Miami Law's International Moot Court Program held a reception recently to welcome new participants, students who will represent the school in legal competitions around the world. The event, held in the Alma Jennings Foundation Student Lounge, also honored students and faculty who took part in the program over the last year.
Paula Arias, Director of the International Moot Court Program and Lecturer in Law, made the following remarks at the reception:
You probably have read this quote: "We ought not rest satisfied with mediocrity when excellence is within our reach."
Justice Joseph Story actually is the author of that meaningful statement, which I found in an article written by Edith Henderson on the Harvard Law School Bulletin in 1953 that talks about moot court in its early days. She is a historian and librarian who found a series of reports from the 1820s that reflected how moot court played an important part in the early life of the school.
She recounts the evening sessions when the moot court met, during which concrete facts and situations came before the students; how the students presented their cases and developed their knowledge of the law. She actually concludes that from 1820 to 1833, the reports of the moot court sessions evolved to the point that it was very difficult to distinguish those from the ones of a real court at that time. All of that actually translates to a few words, she said: the educational importance of the moot court work.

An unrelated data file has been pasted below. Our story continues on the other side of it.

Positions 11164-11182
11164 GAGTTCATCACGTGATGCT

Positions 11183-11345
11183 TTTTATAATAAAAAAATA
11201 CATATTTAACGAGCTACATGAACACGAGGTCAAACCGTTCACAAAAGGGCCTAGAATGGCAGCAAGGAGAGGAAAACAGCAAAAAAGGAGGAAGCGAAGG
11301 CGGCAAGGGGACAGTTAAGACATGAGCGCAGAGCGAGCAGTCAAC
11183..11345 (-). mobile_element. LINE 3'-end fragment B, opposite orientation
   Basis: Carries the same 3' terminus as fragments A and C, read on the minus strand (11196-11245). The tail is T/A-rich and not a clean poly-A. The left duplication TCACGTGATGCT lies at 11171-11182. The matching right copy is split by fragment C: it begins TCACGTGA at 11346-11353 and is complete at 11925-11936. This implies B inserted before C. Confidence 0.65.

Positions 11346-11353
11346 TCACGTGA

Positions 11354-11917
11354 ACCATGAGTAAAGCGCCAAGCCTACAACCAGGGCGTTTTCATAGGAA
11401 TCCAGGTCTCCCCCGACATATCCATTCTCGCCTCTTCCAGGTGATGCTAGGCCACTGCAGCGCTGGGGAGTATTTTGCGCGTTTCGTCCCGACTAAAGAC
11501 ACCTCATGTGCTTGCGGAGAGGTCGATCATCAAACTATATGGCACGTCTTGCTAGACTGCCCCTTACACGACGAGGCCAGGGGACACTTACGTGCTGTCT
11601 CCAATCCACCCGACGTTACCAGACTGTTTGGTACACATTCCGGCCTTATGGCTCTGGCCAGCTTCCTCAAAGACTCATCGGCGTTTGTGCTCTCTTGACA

But probably you all are here because you all know that already and there is no need to recount a story, or review the history like Edith, to appreciate the importance of the moot court as a learning experience.
However, there is something that you did not know, and it is that Justice Joseph Story played a key role in the moot court practice during the 1820s. Justice Story actually played the role as the Chief Justice of the moots and gave real judgments in the cases. The case law from the moot court demonstrates the clarity of his logic, because he actually analyzed the circumstance with care and adjudicated with reasonableness. It also demonstrates that the arguments made by the moot counsels were carefully created and professionally presented.
Therefore, Justice Story and the students in the early days, not only by getting involved but also by fully adjudicating and discussing the cases, considered the educational importance of the moot court and the importance of not resting satisfied with mediocrity when excellence is within our reach.
With Justice Story and his statement in mind, I invite you all to be part of the 2012-2013 IMCP year and make it one of the best academic years.